Title:
Computer system evaluation
Kind Code:
A1


Abstract:
A system, computer program and method for inspection of a system under inspection. The system may include an inspection program configured to access information available at the system under inspection and generate inspection data for the system under inspection. A runtime platform independent from the inspection program at the system under inspection is configured to limit the limit the contents of the inspection data to a maximum information content. A trusted third-party computer system may assist in selecting the inspection program and transferring the resulting inspection data.



Inventors:
Chess, David M. (Mohegan Lake, NY, US)
Krasikov, Sophia (Katonah, NY, US)
Levine, David W. (New York, NY, US)
Morar, John F. (Mahopac, NY, US)
Pring, Edward J. (Yorktown Heights, NY, US)
Segal, Alla (Mount Kisco, NY, US)
Whalley, Ian N. (Pawling, NY, US)
Application Number:
11/378075
Publication Date:
09/20/2007
Filing Date:
03/17/2006
Primary Class:
Other Classes:
709/223, 709/203
International Classes:
G06F15/16; G06F15/173
View Patent Images:



Primary Examiner:
AMBAYE, SAMUEL
Attorney, Agent or Firm:
IBM CORPORATION (IP Law Department T.J. Watson Research Center 1101 Kitchawan Road, Route 134, P.O. Box 218, Yorktown, NY, 10598, US)
Claims:
1. A method for inspection of a first computer system, the method comprising: receiving a computer executable inspection program at the first computer system, the inspection program configured to inspect accessible data at the first computer system; sending inspection data generated by the inspection program from the first computer system; and providing a runtime platform at the first computer system for execution of the inspection program, the runtime platform being independent from the inspection program and configured to limit the contents of the inspection data to a maximum information content.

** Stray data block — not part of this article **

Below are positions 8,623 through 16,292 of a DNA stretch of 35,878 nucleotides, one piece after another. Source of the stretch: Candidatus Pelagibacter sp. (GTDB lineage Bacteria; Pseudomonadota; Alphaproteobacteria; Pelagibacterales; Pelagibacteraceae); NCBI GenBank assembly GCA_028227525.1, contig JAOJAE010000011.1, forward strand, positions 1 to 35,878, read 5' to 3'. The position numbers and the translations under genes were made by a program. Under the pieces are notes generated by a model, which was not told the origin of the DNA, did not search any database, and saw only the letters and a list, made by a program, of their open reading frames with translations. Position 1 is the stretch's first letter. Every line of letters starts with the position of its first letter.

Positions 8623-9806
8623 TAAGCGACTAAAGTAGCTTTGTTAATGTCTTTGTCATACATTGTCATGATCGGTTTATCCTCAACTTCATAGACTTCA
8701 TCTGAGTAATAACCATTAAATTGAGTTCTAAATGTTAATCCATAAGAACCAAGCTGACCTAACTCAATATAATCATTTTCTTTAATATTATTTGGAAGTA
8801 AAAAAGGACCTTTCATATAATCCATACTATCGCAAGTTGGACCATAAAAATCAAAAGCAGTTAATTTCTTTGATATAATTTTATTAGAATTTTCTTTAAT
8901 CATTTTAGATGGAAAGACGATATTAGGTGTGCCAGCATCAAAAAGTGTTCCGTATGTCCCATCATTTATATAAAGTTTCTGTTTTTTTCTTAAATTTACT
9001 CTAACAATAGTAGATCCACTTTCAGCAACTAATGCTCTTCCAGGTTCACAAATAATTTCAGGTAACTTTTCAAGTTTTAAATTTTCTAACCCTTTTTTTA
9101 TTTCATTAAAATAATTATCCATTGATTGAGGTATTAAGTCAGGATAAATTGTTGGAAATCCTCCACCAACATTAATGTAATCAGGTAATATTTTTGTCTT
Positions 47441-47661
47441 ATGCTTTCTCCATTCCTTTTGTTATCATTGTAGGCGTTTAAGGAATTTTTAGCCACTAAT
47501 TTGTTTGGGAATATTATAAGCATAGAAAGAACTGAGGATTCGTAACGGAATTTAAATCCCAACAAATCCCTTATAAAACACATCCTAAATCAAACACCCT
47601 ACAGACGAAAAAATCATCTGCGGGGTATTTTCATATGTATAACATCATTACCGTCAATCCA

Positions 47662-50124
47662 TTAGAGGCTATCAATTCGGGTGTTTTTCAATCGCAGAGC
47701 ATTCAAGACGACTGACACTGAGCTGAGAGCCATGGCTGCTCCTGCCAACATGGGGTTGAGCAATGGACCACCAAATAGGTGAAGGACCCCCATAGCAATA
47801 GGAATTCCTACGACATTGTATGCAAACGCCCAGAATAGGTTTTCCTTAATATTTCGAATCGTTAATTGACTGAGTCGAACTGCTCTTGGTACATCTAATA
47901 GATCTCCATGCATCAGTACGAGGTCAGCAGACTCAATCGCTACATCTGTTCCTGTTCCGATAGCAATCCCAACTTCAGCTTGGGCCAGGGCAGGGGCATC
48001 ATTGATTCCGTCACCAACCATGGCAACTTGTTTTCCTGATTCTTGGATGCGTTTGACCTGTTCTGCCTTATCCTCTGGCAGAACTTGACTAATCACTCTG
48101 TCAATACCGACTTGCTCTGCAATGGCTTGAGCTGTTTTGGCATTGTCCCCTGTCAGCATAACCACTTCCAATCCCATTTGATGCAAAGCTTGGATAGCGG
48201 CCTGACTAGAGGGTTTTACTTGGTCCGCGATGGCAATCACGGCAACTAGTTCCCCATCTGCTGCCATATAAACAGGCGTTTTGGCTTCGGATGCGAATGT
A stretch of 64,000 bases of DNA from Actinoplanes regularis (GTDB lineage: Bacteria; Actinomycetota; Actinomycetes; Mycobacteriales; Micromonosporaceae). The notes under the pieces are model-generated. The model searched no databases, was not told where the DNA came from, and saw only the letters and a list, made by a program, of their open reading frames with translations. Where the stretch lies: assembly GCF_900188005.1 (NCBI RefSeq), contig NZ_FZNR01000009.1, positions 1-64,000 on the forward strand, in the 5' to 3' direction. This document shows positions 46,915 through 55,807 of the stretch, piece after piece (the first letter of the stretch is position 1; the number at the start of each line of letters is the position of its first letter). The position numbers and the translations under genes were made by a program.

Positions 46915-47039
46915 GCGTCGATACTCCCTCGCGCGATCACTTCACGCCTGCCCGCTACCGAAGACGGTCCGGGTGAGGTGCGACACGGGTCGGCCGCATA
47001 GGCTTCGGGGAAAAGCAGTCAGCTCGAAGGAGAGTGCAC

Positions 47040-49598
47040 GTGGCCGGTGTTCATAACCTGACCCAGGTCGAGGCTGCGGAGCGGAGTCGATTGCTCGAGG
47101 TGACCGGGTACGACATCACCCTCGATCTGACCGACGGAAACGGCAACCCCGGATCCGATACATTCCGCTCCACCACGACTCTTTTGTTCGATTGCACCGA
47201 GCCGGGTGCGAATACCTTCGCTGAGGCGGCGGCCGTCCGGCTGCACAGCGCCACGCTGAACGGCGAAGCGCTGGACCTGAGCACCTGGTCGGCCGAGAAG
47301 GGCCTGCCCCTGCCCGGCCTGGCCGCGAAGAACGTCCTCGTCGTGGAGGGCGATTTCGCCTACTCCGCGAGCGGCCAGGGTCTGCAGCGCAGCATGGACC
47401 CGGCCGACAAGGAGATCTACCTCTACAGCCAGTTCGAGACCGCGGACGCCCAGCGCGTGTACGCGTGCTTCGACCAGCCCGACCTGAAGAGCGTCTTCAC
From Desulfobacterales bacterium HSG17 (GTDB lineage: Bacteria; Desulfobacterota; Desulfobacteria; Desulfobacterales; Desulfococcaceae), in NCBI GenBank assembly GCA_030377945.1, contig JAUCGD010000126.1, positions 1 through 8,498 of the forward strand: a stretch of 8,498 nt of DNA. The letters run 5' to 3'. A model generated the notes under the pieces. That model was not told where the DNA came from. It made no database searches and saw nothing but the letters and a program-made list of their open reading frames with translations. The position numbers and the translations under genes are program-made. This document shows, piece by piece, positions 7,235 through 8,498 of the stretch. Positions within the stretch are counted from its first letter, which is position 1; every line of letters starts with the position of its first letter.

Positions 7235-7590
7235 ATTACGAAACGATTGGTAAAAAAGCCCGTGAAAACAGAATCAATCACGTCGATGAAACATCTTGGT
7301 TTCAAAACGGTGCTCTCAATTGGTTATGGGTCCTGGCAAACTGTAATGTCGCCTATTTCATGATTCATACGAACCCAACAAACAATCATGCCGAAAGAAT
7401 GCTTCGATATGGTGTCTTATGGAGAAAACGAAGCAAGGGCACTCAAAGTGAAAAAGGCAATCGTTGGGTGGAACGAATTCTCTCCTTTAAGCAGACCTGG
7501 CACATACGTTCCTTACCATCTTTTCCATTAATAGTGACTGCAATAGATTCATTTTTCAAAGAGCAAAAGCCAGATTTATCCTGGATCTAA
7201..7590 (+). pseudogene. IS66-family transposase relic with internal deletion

2. The method of claim 1, wherein the runtime platform is further configured to limit the processing time of the inspection program.

3. The method of claim 1, further comprising selecting the inspection program based on a published specification from a first computer system.

4. The method of claim 1, further comprising: receiving a request to inspect the first computer system by a second computer system; and sending the inspection program by a third computer system.

5. The method of claim 4, wherein the runtime platform is further configured to limit external communication of the inspection data to the third computer system.

6. The method of claim 1, further comprising receiving evidence from the first computer system of an authenticity of the inspection data.

7. The method of claim 1, further comprising receiving a bond from the second computer system against harm caused by execution of the inspection program.

8. An inspection system for inspecting a first computer system by a second computer system, the inspection system comprising: a computer network; and a third computer system coupled to the network, the third computer system configured to: receive at least one inspection program from the second computer system; send the inspection program to the first computer system; and receive inspection data generated by the inspection program.

9. The inspection system of claim 8, wherein the third computer system is further configured to approve the inspection program.